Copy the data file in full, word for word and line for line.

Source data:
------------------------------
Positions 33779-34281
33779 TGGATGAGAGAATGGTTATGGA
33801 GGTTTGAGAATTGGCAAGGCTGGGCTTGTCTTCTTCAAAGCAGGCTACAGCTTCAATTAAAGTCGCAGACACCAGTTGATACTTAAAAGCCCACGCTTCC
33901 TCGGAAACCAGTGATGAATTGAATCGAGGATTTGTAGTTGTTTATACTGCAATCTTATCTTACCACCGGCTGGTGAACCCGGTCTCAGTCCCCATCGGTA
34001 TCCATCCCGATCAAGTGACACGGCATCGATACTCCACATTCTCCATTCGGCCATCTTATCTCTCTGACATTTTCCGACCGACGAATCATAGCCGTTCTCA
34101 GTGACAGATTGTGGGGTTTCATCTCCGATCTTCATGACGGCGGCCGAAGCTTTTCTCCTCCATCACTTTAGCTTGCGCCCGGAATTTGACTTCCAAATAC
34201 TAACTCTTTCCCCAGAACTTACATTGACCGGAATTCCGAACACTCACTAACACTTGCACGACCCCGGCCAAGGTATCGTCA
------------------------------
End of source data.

Positions 33779-34281
33779 TGGATGAGAGAATGGTTATGGA
33801 GGTTTGAGAATTGGCAAGGCTGGGCTTGTCTTCTTCAAAGCAGGCTACAGCTTCAATTAAAGTCGCAGACACCAGTTGATACTTAAAAGCCCACGCTTCC
33901 TCGGAAACCAGTGATGAATTGAATCGAGGATTTGTAGTTGTTTATACTGCAATCTTATCTTACCACCGGCTGGTGAACCCGGTCTCAGTCCCCATCGGTA
34001 TCCATCCCGATCAAGTGACACGGCATCGATACTCCACATTCTCCATTCGGCCATCTTATCTCTCTGACATTTTCCGACCGACGAATCATAGCCGTTCTCA
34101 GTGACAGATTGTGGGGTTTCATCTCCGATCTTCATGACGGCGGCCGAAGCTTTTCTCCTCCATCACTTTAGCTTGCGCCCGGAATTTGACTTCCAAATAC
34201 TAACTCTTTCCCCAGAACTTACATTGACCGGAATTCCGAACACTCACTAACACTTGCACGACCCCGGCCAAGGTATCGTCA